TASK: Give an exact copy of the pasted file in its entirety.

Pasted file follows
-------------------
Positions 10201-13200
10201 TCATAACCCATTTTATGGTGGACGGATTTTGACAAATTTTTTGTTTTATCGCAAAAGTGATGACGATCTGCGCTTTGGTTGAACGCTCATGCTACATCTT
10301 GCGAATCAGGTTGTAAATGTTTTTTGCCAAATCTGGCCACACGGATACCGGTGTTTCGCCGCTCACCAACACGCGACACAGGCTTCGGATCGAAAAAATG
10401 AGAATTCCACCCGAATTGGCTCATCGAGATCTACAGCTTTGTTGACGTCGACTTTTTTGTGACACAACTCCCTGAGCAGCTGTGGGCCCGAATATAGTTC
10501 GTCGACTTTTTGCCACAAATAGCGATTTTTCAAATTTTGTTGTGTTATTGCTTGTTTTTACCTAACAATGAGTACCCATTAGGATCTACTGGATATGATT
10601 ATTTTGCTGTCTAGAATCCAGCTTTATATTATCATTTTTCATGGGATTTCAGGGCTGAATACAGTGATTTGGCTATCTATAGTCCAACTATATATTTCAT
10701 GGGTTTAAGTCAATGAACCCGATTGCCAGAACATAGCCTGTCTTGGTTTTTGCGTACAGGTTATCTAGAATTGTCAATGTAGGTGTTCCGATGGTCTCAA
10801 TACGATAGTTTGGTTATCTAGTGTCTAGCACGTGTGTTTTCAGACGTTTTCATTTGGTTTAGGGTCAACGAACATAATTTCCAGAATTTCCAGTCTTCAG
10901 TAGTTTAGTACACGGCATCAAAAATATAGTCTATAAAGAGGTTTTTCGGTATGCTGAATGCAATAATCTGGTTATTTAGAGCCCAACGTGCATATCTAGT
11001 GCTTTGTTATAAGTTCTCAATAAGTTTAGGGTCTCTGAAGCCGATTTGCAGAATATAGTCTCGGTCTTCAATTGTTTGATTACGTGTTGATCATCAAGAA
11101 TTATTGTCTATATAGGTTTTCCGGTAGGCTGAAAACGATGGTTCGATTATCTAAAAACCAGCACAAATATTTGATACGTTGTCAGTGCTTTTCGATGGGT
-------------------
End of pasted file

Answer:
Positions 10201-13200
10201 TCATAACCCATTTTATGGTGGACGGATTTTGACAAATTTTTTGTTTTATCGCAAAAGTGATGACGATCTGCGCTTTGGTTGAACGCTCATGCTACATCTT
10301 GCGAATCAGGTTGTAAATGTTTTTTGCCAAATCTGGCCACACGGATACCGGTGTTTCGCCGCTCACCAACACGCGACACAGGCTTCGGATCGAAAAAATG
10401 AGAATTCCACCCGAATTGGCTCATCGAGATCTACAGCTTTGTTGACGTCGACTTTTTTGTGACACAACTCCCTGAGCAGCTGTGGGCCCGAATATAGTTC
10501 GTCGACTTTTTGCCACAAATAGCGATTTTTCAAATTTTGTTGTGTTATTGCTTGTTTTTACCTAACAATGAGTACCCATTAGGATCTACTGGATATGATT
10601 ATTTTGCTGTCTAGAATCCAGCTTTATATTATCATTTTTCATGGGATTTCAGGGCTGAATACAGTGATTTGGCTATCTATAGTCCAACTATATATTTCAT
10701 GGGTTTAAGTCAATGAACCCGATTGCCAGAACATAGCCTGTCTTGGTTTTTGCGTACAGGTTATCTAGAATTGTCAATGTAGGTGTTCCGATGGTCTCAA
10801 TACGATAGTTTGGTTATCTAGTGTCTAGCACGTGTGTTTTCAGACGTTTTCATTTGGTTTAGGGTCAACGAACATAATTTCCAGAATTTCCAGTCTTCAG
10901 TAGTTTAGTACACGGCATCAAAAATATAGTCTATAAAGAGGTTTTTCGGTATGCTGAATGCAATAATCTGGTTATTTAGAGCCCAACGTGCATATCTAGT
11001 GCTTTGTTATAAGTTCTCAATAAGTTTAGGGTCTCTGAAGCCGATTTGCAGAATATAGTCTCGGTCTTCAATTGTTTGATTACGTGTTGATCATCAAGAA
11101 TTATTGTCTATATAGGTTTTCCGGTAGGCTGAAAACGATGGTTCGATTATCTAAAAACCAGCACAAATATTTGATACGTTGTCAGTGCTTTTCGATGGGT